Gymnastics superstar Simone Biles tearfully accused the FBI, USA Gymnastics, and the United States Olympic and Paralympic Committee at a Senate session Wednesday for allowing disgraced former US gymnastics team doctor Larry Nassar to see dozens of women and abusing children.
“USA Gymnastics and the United States Olympic and Paralympic Committee knew I was being molested by their official team doctor long before I was made aware of their knowledge,” Biles told the Senate Judiciary Committee.
“We have suffered and continue to suffer because no one in the FBI, USAG or USOPC did what was necessary to protect us,” said Bile. “We failed.”
Elite gymnasts Aly Raisman, McKayla Maroney and Maggie Nichols also testify before the Senate Judiciary Committee about the FBI’s failure to investigate sexual abuse allegations against Nassar in 2015.
All four gymnasts said they were victims of Nassar’s abuse, with Nichols being the first athlete to file a sexual abuse complaint about Nassar with USA Gymnastics’ top officials.
During her testimony, Maroney criticized the FBI for falsifying claims of abuse against Nassar.
“After I told the FBI my entire abuse story in the summer of 2015, not only did the FBI fail to report my abuse, but when they finally documented my report 17 months later, they made completely false claims about what I said,” Maroney said .
“What’s the point of reporting abuse when our own FBI agents take it upon themselves to bury this report in a drawer?” Maroney asked.
Raisman spoke bluntly about the failure of the agencies.
“It was like serving innocent children to a pedophile on a silver platter,” said Raisman.
Nichols, like her co-gymnasts, stressed that lawmakers should hold everyone involved in the failures accountable and cover up Nassar’s abuse.
“For hundreds of Larry Nassar’s survivors, this hearing is one of our last opportunities to get justice,” said Nichols. “We ask you to do everything in your power to ensure that those who are involved in wrongdoing are held accountable under the law.”
The Justice Department inspector-general released a stinging 119-page report in July that found that Indianapolis FBI officials made false statements, failed to respond for months, resulting in more than 100 other gymnasts being sexually assaulted and a ” extremely poor judgment ”in dealing with the allegations against Nassar.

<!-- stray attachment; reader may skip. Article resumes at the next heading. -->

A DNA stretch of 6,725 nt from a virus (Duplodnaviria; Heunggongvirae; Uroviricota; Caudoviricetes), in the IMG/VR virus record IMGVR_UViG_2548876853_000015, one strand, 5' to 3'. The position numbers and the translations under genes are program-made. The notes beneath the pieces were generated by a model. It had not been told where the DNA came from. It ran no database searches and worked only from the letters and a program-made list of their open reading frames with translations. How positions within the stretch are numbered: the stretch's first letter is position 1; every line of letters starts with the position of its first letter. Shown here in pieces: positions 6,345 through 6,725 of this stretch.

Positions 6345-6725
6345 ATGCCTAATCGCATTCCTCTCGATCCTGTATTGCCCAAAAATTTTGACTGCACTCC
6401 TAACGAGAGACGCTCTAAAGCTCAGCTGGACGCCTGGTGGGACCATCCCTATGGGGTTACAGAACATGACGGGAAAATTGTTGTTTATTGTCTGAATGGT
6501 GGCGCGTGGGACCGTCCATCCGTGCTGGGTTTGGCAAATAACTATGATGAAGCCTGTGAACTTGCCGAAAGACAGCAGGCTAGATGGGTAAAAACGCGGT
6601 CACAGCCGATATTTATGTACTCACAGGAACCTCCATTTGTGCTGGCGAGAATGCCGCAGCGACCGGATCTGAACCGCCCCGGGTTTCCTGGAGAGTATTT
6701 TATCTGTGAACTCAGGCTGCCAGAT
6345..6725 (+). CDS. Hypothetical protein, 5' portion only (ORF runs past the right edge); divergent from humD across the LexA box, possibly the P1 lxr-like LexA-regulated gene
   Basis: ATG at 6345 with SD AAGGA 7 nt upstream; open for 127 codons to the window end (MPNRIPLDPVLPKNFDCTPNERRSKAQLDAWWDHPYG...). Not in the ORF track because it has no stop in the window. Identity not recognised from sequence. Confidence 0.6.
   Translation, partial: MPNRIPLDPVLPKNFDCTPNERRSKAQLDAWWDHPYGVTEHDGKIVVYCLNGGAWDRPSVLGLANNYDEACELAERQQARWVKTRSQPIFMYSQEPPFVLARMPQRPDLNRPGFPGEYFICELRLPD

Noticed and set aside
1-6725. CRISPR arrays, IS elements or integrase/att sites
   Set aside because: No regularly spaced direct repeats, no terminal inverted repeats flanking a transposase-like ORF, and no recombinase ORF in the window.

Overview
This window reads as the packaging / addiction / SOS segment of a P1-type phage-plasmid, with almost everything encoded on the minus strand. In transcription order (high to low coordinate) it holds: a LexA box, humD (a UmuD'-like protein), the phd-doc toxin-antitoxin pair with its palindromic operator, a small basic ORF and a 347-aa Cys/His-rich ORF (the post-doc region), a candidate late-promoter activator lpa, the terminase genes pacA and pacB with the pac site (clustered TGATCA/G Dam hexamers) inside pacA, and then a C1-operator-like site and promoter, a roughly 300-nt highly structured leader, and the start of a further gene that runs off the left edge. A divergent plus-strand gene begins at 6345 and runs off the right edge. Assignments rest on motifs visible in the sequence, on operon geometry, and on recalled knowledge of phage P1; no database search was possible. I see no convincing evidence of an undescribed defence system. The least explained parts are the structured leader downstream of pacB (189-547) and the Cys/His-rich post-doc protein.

The report also states that the FBI branch office in Indianapolis has not “responded with the utmost seriousness and urgency the allegations deserved and demanded.”
Justice Committee Chairman Senator Dick Durbin, D-Ill., Called the FBI’s handling of the case “a stain on the office,” while senior member Senator Chuck Grassley, R-Iowa, called for greater accountability for the FBI’s actions .
“If the Inspector General’s report shows one thing, we need to make sure the office is more effective and accountable,” said Grassley.
FBI Director Chris Wray apologized to the four athletes for the FBI’s failure and called the FBI staff’s inaction “totally unacceptable.”
“I am deeply and deeply sorry for each of you. I am sorry for what you and your families went through. I’m sorry so many different people have let you down over and over again, ”Wray said.
“And I’m especially sorry that there were people in the FBI who had their own chance to stop this monster in 2015 and failed.”
Following the report, an unnamed special commissioner involved in the case was reassigned pending an internal FBI investigation. The agent, identified as Michael Langeman, has since been fired, the Washington Post reported late Tuesday.
“FBI Failed Survivors”:Massive systematic errors uncovered in the DOJ’s Larry Nassar report
After Stephen D. Penny Jr.
The branch office also failed to alert the relevant authorities, the DOJ says.
When the investigation stalled, Nassar worked with gymnasts for more than a year. The report states that “according to civil court documents, 70 or more young athletes were sexually abused under the guise of medical treatment” during this period. A lawyer for the Nassar victims claims he molested at least 120 other women and children.
Nassar’s sexual abuse was publicly exposed through an IndyStar investigation in September 2016. He pleaded guilty to federal and state charges and was sentenced to more than 100 years in prison.
Another FBI mistake:The Larry Nassar debacle is the latest in a series of high profile mishaps
In August, USA Gymnastics reached an agreement on a proposed $ 425 million settlement with more than 500 women who reported having been sexually abused by Nassar, their trainer, or anyone associated with the sport .
Featuring: Tim Evans, Indianapolis Star; Kevin Johnson, USA TODAY
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